The Office 365 Unified API at graph.microsoft.com is a nice API to work with Azure AD and Office 365 from a single API endpoint. Authorized via OAuth 2 flows and all REST/JSON etc… Pretty much as you would expect as a developer.
There are a few ways to play around with the API.
Simplest: Graph Explorer
Harder: Use a tool like Postman
Postman is pretty slick. It lets you craft HTTP requests, their headers, parameters, body etc… and get responses back formatted in various ways. Postman 3 also supports OAuth 2 flows to help simplify the process of authenticating against and API, so you dont need to do all the various hops and token copying between requests.
OAuth 2 + Postman + Office 365 unified API
Here is how it works.
1. Go install postman 3 first
2. Set up a GET request to get your profile details from Azure AD
3. In the authorization area pick OAuth 2 from the dropdown
4. Next you need to go and register an app, if you haven’t already, in order to get a Client ID and Secret. There are instructions on doing that here.
Note: for the REPLY URL field you need to specify: https://www.getpostman.com/oauth2/callback
When complete make a note of the client id and secret as you will need them shortly.
5. Back in Postman enter the following details for each of the OAuth parameters:
Authorization URL: https://login.windows.net/common/oauth2/authorize?resource=https%3A%2F%2Fgraph.microsoft.com
Access Token URL: https://login.windows.net/common/oauth2/token
Client ID: (the one you got in the previous step)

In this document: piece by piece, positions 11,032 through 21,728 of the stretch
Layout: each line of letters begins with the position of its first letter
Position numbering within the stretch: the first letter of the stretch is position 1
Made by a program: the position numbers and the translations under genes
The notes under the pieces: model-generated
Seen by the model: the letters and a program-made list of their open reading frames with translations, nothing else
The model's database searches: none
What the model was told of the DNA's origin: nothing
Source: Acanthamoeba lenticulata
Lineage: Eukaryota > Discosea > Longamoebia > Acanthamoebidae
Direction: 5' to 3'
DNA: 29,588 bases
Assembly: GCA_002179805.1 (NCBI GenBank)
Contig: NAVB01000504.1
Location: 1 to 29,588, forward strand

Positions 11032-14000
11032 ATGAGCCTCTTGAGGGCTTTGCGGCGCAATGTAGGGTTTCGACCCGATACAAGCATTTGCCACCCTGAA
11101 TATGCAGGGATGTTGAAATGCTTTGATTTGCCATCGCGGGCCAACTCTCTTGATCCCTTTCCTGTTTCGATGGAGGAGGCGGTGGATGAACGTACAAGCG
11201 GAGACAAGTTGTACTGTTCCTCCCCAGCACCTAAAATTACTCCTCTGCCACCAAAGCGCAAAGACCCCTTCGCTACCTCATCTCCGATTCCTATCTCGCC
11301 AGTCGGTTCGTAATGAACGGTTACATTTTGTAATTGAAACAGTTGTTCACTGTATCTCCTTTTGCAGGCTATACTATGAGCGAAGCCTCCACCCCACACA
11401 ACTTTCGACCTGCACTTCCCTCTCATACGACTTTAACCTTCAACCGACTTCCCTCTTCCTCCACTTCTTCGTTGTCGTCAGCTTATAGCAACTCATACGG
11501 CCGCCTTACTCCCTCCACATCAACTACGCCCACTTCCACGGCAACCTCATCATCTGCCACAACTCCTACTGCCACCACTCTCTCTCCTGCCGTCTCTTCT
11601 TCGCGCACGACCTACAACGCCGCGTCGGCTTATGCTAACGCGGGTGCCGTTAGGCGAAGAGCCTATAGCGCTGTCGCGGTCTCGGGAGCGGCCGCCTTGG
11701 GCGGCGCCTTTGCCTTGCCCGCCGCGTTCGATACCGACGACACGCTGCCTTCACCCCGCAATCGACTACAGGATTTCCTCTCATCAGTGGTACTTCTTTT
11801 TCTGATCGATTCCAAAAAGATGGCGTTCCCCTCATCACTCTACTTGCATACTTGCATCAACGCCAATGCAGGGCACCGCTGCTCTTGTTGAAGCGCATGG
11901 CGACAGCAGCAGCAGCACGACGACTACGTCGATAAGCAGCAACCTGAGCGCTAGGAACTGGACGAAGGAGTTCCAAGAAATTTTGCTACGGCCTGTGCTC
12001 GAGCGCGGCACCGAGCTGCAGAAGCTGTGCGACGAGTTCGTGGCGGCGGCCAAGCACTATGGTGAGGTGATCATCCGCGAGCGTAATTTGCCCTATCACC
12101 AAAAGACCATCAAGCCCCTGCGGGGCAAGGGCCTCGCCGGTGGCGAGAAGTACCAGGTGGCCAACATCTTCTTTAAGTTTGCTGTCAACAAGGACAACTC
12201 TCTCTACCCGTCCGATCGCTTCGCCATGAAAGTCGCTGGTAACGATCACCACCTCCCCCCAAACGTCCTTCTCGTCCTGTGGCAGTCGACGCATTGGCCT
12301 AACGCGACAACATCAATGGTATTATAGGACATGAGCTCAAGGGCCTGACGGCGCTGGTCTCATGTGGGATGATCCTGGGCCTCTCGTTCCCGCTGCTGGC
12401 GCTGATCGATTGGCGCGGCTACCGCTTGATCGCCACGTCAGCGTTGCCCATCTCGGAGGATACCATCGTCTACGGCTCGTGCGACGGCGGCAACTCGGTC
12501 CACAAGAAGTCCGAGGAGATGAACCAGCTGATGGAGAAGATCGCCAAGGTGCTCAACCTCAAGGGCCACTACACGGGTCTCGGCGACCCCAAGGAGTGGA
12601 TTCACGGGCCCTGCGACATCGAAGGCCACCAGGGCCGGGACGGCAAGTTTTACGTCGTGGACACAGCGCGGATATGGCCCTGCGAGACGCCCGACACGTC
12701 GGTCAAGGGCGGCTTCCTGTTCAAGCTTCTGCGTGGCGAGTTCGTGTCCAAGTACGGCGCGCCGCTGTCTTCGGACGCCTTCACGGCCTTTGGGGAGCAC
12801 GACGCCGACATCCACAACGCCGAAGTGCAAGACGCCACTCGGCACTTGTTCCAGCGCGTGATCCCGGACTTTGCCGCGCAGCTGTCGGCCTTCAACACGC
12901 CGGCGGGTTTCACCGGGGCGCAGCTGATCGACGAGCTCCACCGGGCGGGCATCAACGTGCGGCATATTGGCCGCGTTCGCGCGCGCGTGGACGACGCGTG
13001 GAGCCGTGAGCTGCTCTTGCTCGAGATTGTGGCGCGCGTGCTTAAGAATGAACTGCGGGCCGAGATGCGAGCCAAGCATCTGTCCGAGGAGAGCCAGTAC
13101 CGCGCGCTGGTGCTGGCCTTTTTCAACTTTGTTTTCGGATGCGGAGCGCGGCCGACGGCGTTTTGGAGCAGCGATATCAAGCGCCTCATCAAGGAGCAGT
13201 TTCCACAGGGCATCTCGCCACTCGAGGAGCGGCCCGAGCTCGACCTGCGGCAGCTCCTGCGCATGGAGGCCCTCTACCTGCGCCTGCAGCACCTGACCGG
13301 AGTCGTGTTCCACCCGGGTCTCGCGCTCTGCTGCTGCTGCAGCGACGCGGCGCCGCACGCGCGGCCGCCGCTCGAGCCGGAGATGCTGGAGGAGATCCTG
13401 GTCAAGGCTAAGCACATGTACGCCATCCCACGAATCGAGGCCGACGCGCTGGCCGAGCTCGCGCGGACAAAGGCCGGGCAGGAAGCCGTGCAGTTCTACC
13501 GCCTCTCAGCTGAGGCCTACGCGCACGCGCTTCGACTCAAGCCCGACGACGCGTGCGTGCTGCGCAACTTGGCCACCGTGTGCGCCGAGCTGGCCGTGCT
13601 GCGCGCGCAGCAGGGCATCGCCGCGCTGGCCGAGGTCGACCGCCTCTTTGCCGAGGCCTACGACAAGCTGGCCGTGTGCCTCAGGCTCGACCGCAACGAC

Client Secret: (the one you got in the previous step)
Notice at the end of the Authorization URL you need to include the “resource” parameter. This is required with O365 and indicates what endpoint you are trying to get access to.
6. Click the “Get access token” button to initiate the authentication and authorization flow. Postman will pop up a window that will direct you to log into Office 365 and let you consent to the application being given the appropriate privileges.
When complete you will see the OAuth access token, scopes etc… that were returned.
Type in a name for this token and save it. Then for all subsequent requests you can attach that token to your request like this.
1. make sure your URL is set
2. attach the token to the header of the request
3. execute the request
All things going well you will get back a nice JSON response with your profile information included.
Hopefully helps simplify calling the graph.microsoft.com endpoint, playing with requests and not having to deal with all the icky OAuth goo along the way.